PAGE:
Majority of South Asians back increasing focus on peace and growth in Indian-Pakistani relations
I refer to your editorial “India and Pakistan must work towards peace despite spoilers on both sides of the divide” (January 11). These two countries are important for not only peace on the continent, but also prosperity for South Asia. It is high time both work together for these ends; when India is moving towards a bigger role on the global platform, be it economic or political, it needs support from its neighbour. Today, Pakistan too is encouragingly moving towards democratic stability and greater participation in the area of international trade.
The surprise stopover in Pakistan last month by Indian prime minister Narendra Modi, resulting in a brief meeting between him and Pakistani president Nawaz Sharif, is a step ahead of all diplomatic efforts taken previously. Our prime minister has properly reflected the aspiration and sentiments of the common people of both nations.
A large section of the population in Pakistan and India have always preferred better trade ties between these two countries. But this kind of move faces setback from groups of religious fanatics who prosper due to a history of armed conflicts. Terrorist attacks in the name of religion afflict both countries.
Undoubtedly, India has shown self-restraint and acted maturely. The attack earlier this month on India’s Pathankot air base, by a group of armed terrorists from across the border, was a living example of some of the tensions between the two potentially peaceful nations (“Anatomy of an attack: Missed clues, lax security and wasted time in run-up to raid on Indian air base”, January 5). These terrorist groups thrive on illegal arms dealing, drug smuggling and many other criminal activities, but use religion to garner support from the people.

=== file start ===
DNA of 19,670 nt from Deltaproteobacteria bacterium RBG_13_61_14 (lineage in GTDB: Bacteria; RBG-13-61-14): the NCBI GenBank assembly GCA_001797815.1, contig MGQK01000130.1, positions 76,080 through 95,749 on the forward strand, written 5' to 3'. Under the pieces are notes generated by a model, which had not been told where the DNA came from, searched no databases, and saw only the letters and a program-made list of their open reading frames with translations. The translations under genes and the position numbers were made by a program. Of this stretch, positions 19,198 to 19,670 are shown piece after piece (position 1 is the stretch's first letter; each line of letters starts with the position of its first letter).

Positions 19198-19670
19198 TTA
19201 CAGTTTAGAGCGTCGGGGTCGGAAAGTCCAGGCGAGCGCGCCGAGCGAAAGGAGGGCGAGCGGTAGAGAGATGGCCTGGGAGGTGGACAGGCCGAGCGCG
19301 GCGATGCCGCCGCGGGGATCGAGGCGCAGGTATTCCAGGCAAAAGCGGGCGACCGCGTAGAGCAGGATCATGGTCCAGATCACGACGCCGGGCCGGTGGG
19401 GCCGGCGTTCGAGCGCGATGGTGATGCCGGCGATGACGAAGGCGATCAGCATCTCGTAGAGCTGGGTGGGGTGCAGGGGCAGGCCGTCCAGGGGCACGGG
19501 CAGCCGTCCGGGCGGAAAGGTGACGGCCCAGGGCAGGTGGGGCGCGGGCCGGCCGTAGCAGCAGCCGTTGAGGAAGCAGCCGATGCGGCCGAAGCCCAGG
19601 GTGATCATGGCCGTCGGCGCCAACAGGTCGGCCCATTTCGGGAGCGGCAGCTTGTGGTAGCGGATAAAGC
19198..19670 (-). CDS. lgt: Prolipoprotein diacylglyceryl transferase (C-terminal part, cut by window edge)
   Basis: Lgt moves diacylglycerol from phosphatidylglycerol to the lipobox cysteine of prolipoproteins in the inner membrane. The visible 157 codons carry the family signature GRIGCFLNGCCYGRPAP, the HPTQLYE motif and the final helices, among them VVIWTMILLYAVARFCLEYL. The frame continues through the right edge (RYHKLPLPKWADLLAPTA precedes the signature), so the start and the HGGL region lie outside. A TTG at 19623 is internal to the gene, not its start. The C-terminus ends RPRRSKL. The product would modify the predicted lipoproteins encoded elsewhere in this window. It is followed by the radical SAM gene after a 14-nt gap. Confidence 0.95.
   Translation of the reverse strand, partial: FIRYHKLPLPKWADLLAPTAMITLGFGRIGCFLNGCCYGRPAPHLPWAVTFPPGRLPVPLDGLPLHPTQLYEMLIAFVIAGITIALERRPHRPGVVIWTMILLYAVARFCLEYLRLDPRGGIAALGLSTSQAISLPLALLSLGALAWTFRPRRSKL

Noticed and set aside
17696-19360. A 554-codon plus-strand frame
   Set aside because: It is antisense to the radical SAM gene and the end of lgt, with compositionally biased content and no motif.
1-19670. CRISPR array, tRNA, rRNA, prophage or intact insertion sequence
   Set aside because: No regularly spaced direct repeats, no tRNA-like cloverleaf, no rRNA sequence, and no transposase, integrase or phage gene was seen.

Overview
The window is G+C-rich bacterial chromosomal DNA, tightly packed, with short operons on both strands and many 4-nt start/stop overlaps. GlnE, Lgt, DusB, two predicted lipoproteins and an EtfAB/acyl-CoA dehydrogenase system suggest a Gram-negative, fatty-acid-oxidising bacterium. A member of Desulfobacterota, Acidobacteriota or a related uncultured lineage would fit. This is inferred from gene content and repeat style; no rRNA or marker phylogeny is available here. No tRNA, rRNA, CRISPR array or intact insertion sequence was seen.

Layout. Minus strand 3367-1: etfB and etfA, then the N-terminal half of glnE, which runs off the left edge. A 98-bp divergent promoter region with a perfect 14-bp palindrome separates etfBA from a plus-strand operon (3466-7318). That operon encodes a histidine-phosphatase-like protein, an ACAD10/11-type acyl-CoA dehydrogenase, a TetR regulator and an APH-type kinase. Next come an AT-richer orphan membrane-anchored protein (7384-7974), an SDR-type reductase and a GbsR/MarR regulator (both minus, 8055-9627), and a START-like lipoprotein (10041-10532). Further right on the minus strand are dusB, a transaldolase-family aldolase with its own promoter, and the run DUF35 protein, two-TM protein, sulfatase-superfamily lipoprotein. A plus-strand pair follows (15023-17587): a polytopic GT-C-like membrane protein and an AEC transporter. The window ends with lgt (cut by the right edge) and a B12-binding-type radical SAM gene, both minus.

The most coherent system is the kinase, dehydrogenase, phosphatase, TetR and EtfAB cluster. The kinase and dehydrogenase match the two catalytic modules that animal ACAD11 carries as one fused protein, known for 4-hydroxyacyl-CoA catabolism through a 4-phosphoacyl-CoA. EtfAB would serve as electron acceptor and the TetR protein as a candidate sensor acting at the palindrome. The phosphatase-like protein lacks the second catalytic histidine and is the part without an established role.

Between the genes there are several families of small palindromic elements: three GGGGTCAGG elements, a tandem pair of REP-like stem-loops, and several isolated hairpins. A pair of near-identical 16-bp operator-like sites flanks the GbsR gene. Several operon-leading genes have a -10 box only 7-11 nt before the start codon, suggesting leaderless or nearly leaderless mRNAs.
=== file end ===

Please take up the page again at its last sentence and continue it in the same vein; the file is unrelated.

Both nations have many things in common, including some problems. If Pakistan and India work together to apprehend criminal groups, as the UN peace laws require, the border tension will subside and development in both nations can skyrocket. Both nations need wealth to spend on health care, education, building infrastructure, and law and order. Terrorist activities, if supported by any nation to disturb the others, will always result in more harm to the sponsoring nations. This has been amply proved in many countries across the globe.
Terrorist groups need the support of the masses and they always resort to religious sentiments to get it. It is high time that progressive-minded people from both nations come forward and support the initiative of Prime Minister Narendra Modi and other peacekeeping leaders in converting this region into a hub of economic activities. Your editorial in emphasising his initiatives and making people aware of the peace spoilers in the process is highly appreciated.
Amitabh Banerjee, Wan Chai